Pocket Rumble- A Modest Fighting Game Fan’s Review

I consider myself a fighting game fan, and I’m certainly smarter than your average bear when it comes to fighting games, their history, how to play them, etc. But like any good fan of things competitive, my critique is stronger than my actual prowess.

I am primarily a Street Fighter player. I play a bunch of other fighters, but 2D 1-v-1 is my forte. Try as I might, I just can’t think fast enough to play 3v3 fighters like Marvel Vs Capcom or Dragon Ball Fighter Z with as much flair or skill as Street Fighter. 3D fighters, such as Tekken are a little easier for me to grasp, but I still prefer the flat playing field. I’m also a huge fan (and a decent player) of Super Smash Bros. I give you this background to express my excitement for when a 2D, retro style fighting game with simplistic controls was announced for the Switch. 

I first laid eyes on Pocket Rumble during a Nintendo Direct that showcased upcoming indie titles last year. There were a ton of cool looking titles coming to my new favorite toy, but the new fighting game got me the most excited. Time passed and I almost forgot this game was coming out, which is great for me because I got to bypass the ache of waiting for an anticipated game. So when it suddenly dropped last week, I was excited to get my hands on it.

Well I’ve had this game for about a week now, and try as I might, I just can’t get into it. It’s such a shame because the characters are so diverse and interesting, but the gameplay just lacks any kind of fun for me. They controls are simple enough; you have two buttons and if you press down diagonally in either direction, you do a special move. Every character has a gimmick: Tenchi is your Ryu-esque character with fireballs and anti air special movies, Quinn is a werewolf brawler, Parker uses energy orbs to trap you, and the other 5 characters all have unique mechanics and looks that make them stand out.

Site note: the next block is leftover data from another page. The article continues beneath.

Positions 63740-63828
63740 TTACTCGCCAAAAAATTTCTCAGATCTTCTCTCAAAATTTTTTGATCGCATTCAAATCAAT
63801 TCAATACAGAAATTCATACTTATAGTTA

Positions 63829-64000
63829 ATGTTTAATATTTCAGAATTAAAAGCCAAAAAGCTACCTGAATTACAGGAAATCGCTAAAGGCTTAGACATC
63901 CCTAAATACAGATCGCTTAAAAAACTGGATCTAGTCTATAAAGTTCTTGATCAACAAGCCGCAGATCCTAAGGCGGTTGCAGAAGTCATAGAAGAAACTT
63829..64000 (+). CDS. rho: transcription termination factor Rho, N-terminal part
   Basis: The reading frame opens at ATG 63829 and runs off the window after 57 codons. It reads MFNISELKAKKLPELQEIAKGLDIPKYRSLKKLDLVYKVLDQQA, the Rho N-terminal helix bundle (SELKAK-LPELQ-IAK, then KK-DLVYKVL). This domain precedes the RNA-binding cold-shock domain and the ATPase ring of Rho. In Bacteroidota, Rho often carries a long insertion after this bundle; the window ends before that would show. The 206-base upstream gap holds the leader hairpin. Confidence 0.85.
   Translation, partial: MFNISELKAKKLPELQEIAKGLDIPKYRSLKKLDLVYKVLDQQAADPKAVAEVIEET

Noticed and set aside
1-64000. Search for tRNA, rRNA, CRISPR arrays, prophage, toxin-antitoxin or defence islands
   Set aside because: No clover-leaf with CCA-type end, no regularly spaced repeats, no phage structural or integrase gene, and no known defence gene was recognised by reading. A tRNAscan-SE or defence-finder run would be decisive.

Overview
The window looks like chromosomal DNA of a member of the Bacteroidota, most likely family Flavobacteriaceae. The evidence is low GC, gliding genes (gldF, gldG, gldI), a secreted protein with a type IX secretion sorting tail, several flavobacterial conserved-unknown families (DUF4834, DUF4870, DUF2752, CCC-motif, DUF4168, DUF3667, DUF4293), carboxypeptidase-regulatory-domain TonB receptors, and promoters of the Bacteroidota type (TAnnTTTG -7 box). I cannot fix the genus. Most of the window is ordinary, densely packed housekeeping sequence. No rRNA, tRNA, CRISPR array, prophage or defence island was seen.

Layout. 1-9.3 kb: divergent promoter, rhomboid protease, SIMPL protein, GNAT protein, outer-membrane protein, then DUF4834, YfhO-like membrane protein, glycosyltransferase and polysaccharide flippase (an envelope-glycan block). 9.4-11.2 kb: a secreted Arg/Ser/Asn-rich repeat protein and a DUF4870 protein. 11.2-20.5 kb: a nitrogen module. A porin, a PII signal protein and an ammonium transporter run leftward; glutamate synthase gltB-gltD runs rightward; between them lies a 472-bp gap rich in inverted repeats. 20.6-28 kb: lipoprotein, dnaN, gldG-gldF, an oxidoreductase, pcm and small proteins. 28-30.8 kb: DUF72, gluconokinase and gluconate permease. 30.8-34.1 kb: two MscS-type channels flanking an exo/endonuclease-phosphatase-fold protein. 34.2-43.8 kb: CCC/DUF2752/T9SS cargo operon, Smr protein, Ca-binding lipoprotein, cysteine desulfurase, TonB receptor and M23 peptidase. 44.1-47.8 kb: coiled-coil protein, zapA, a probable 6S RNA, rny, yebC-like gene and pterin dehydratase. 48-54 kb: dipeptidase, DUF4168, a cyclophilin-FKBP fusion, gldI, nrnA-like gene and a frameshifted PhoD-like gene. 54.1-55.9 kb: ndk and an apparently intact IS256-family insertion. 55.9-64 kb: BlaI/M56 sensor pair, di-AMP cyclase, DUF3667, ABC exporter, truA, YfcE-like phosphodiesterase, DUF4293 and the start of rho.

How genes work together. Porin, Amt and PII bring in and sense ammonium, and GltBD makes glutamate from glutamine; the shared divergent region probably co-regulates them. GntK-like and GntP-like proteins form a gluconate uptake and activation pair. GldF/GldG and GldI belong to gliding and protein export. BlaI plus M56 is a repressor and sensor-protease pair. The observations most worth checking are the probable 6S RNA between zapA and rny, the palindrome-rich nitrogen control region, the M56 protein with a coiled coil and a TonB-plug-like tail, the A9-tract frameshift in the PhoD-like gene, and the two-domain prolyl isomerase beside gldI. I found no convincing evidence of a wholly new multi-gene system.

So what is my problem with Pocket Rumble? It essentially boils down to a game of priorities. Certain moves are stronger than others and will take priority over the week ones. Very rarely do you trade hits. You either press a button and succeed in hitting our enemy, or you press a button and succeed in getting overpowered. There are very few moves that combo into one another, so jumping in and laying down a combo is not how  you play Pocket Rumble. The best way to win is to spam a super move over and over, or do the classic “jump in- heavy kick then sweep” until your enemy’s life meter is depleted. 

Arcade mode is simple enough except for the fact that Tenchi and June are in the game. Tenchi is the first character you fight and he plays like Ryu did in arcade mode in SF2. June is the 4th fight and has so many projectiles that always take priority over just about everything else. These two characters are just annoyingly difficult and don’t make the game fun. You have to rely on cheap tactics to get past their high priority moves. It really feels like bringing a gun to a knife fight. 

I wanted to like this game so much, but the mechanics are just not right for me. I’m sure it will find its audience, every fighting game seems to. But more than anything else, this game reminds me of fighting gimmicky players in Street Fighter online- the ones who find a two hit combo that is difficult to stop and spam it until you lose. Leaving me wishing that thing that made my pockets rumble was the cash I spent on this disappointing game.